Soy Nutrition Institute
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Dec 19, 2013

Soy isoflavones, in contrast to estrogen, don't increase coagulation

Soybean isoflavones are classified as phytoestrogens but they differ from the hormone estrogen.  This difference has been demonstrated clinically as well as at the molecular level.  In regard to the latter, isoflavones preferentially bind to and transactivate estrogen receptor-beta in comparison to estrogen receptor-alpha whereas estrogen binds with equal affinity to both receptors.  Recently, high-dose soybean isoflavones were shown not to affect coagulation in postmenopausal women.  This finding not only supports the safety of these soybean constituents but provides an excellent example of how isoflavones differ from the hormone estrogen, which increases coagulation.  This newest study is especially notable because it was one year in duration and women in the active group received 300 mg/d isoflavones, an intake that is about 7-fold higher than typical Japanese intake.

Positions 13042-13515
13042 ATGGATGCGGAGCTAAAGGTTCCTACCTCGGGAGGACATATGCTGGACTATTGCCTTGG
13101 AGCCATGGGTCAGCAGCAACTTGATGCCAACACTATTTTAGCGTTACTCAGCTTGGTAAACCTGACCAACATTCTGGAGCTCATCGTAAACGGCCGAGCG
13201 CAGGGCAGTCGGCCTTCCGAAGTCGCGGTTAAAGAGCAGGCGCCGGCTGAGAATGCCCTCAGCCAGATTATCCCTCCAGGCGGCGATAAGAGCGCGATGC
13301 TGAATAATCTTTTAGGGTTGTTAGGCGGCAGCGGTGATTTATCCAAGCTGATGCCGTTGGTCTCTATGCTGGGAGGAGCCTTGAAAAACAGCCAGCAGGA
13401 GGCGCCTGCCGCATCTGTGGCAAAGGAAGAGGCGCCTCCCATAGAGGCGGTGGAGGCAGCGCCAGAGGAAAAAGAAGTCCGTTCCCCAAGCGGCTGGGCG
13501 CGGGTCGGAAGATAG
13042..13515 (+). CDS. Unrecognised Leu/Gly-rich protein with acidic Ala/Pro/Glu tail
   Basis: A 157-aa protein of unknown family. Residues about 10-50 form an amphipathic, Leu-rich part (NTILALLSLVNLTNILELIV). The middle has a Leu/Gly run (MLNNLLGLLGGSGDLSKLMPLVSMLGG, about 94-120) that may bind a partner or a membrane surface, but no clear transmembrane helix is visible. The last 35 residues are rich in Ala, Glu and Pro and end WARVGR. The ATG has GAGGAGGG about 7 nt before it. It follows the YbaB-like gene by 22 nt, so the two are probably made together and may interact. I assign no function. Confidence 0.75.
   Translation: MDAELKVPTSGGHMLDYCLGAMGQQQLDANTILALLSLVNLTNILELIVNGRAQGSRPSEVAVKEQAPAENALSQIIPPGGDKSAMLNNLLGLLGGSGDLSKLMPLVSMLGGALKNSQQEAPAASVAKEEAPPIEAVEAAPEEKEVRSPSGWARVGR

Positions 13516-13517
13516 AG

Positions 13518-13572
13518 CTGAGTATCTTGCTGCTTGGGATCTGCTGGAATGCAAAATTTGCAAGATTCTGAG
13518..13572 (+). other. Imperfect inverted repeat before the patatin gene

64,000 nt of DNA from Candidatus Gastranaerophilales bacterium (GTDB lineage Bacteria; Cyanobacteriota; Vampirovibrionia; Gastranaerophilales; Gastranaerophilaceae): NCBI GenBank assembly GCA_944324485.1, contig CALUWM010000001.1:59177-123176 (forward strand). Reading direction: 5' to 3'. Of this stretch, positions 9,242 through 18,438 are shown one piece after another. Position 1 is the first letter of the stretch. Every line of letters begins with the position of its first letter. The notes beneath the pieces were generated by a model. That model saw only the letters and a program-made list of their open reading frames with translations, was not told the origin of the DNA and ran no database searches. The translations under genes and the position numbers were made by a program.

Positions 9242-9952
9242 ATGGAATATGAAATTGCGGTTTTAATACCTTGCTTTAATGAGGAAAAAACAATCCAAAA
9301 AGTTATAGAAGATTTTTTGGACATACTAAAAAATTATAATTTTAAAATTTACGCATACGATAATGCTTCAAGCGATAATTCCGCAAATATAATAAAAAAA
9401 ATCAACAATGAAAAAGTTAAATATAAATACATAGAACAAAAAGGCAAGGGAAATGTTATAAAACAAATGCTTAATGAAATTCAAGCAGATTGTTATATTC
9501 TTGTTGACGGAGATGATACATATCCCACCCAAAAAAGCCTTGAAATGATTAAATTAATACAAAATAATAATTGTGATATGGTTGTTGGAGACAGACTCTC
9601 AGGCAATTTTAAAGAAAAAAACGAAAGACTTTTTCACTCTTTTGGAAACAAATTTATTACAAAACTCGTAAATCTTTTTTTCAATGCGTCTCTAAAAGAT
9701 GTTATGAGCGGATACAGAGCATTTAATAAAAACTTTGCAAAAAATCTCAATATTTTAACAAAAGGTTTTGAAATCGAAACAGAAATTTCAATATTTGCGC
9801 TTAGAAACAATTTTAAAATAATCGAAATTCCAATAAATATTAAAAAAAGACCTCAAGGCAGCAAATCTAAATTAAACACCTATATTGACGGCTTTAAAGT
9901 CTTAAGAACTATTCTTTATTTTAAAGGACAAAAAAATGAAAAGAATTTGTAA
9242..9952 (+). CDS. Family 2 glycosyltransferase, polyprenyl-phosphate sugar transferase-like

Cheng WC, Lo SC, Tsai KS, et al.  Effects of high-dose phytoestrogens on circulating cellular microparticles and coagulation function in postmenopausal women.  J Formos Med Assoc. 2013 Dec 18. pii: S0929-6646(13)00397-5. doi: 10.1016/j.jfma.2013.11.001. [Epub ahead of print]